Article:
CVS is piloting three HealthHUB stores in Texas that focus more on health services and less on retail goods. A central feature — walk‑in MinuteClinics — offer services like vaccinations, lab tests, and diabetic screening, monitoring and treatment. By devoting more than 20% of each store’s floor space to health offerings, including licensed dietitians and wellness rooms, the company hopes to "set a bold course to transform healthcare in America" through better health outcomes and lower medical costs.
Some employers — especially those that don’t or can’t sponsor onsite health clinics — may see value in directing members to retail clinics like HealthHUBs for nonemergent issues, a strategy that could reduce overall medical plan costs by avoiding costly emergency room visits. Only 16% of employers with 500-4,999 employees offer onsite nonoccupational services, according to Mercer's National Survey of Employer-Sponsored Health Plans. Smaller employers may be less inclined to implement a dedicated onsite clinic because larger concentrations of employees are required to reach economies of scale.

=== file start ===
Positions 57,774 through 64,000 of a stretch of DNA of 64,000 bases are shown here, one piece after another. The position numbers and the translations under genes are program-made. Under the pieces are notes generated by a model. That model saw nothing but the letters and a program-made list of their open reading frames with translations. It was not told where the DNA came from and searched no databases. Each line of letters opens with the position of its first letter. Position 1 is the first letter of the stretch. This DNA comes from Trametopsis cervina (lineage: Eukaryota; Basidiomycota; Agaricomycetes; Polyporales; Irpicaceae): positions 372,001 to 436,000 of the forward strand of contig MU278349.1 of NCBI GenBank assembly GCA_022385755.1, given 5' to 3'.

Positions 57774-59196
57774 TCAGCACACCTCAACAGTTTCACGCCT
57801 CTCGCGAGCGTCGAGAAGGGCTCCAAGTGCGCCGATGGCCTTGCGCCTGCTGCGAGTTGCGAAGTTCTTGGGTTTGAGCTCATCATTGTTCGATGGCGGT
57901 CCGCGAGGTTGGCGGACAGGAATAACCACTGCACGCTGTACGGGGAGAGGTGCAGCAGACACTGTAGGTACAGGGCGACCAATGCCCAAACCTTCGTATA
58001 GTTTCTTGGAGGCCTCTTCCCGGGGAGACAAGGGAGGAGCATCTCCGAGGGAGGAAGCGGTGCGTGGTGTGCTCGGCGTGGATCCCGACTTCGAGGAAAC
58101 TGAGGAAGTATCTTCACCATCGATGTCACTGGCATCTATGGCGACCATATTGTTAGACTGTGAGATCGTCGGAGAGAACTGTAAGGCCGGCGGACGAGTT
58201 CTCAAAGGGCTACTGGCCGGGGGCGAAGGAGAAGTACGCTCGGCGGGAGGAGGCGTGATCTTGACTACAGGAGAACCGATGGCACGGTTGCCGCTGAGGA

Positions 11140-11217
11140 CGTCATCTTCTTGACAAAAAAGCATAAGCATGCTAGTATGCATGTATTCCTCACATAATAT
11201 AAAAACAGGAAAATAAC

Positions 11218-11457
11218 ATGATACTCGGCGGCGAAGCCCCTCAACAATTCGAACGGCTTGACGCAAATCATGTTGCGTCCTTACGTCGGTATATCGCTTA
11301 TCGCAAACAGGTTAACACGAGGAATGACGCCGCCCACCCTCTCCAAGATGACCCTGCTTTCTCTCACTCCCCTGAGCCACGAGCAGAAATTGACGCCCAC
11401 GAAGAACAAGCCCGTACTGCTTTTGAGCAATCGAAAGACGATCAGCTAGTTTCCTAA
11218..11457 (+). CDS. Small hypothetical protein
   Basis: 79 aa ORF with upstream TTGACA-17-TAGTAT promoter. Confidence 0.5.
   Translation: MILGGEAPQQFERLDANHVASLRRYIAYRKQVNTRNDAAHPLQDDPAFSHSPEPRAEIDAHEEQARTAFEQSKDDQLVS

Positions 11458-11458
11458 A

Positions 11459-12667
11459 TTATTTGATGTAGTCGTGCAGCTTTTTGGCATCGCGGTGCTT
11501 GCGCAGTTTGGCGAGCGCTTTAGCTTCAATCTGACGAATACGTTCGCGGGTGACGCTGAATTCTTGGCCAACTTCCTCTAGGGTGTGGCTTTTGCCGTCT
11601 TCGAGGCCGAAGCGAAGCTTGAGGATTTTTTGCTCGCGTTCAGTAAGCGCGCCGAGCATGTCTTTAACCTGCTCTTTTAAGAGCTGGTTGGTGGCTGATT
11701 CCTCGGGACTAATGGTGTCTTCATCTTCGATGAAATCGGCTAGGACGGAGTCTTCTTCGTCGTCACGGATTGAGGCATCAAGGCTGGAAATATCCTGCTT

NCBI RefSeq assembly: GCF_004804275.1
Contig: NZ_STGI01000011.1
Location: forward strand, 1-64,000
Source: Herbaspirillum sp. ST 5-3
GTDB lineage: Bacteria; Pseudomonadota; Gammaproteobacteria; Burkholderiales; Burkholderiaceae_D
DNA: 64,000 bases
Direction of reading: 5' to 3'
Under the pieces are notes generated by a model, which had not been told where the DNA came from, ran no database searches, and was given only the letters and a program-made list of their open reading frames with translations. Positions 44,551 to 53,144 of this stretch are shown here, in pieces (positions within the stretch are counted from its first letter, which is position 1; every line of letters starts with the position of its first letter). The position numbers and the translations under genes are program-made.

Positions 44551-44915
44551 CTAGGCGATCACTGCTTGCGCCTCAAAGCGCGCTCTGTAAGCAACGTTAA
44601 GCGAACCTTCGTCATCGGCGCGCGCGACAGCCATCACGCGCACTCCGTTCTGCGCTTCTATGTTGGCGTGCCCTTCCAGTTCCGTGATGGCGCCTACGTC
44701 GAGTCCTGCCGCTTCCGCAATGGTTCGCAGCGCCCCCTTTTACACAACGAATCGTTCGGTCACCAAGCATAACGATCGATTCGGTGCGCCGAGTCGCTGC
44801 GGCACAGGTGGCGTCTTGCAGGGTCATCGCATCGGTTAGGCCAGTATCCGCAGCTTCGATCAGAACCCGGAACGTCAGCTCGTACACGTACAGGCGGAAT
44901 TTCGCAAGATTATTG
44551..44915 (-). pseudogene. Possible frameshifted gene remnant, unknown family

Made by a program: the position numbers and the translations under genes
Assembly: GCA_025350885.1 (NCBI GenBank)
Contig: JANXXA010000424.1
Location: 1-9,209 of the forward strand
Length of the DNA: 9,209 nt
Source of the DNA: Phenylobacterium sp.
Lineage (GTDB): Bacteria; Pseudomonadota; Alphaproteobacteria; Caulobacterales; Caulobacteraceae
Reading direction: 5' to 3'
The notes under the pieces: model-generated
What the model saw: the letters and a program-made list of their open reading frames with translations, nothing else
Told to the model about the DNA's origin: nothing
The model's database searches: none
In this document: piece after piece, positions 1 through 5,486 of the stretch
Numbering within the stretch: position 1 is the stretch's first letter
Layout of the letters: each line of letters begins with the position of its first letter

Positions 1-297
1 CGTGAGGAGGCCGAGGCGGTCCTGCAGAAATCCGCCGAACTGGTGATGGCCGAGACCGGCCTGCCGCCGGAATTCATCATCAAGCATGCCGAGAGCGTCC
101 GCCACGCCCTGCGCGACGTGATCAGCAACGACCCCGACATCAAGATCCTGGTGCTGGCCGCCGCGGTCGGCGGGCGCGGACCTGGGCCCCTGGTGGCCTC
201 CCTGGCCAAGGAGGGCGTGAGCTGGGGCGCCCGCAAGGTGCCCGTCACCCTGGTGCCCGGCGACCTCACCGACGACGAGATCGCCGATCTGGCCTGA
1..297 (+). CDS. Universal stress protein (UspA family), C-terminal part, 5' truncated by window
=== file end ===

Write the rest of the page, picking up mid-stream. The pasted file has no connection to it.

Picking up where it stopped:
But services like those offered at HealthHUB aren’t a replacement for a member's primary care relationship, something that is central to the employer-sponsored concept. A growing number of employer clinics are serving as a patient‑centered medical home, a delivery model through which patients who are high risk or chronically ill have their care coordinated by a primary care physician or other primary care staff.
Moreover, members visiting a retail clinic might perceive it to be full primary care, which could serve to further fragment the healthcare ecosystem at a time when we’re needing to improve collaboration and cohesiveness. Employers should understand the community needs of their population and provide effective options to meet them where they are.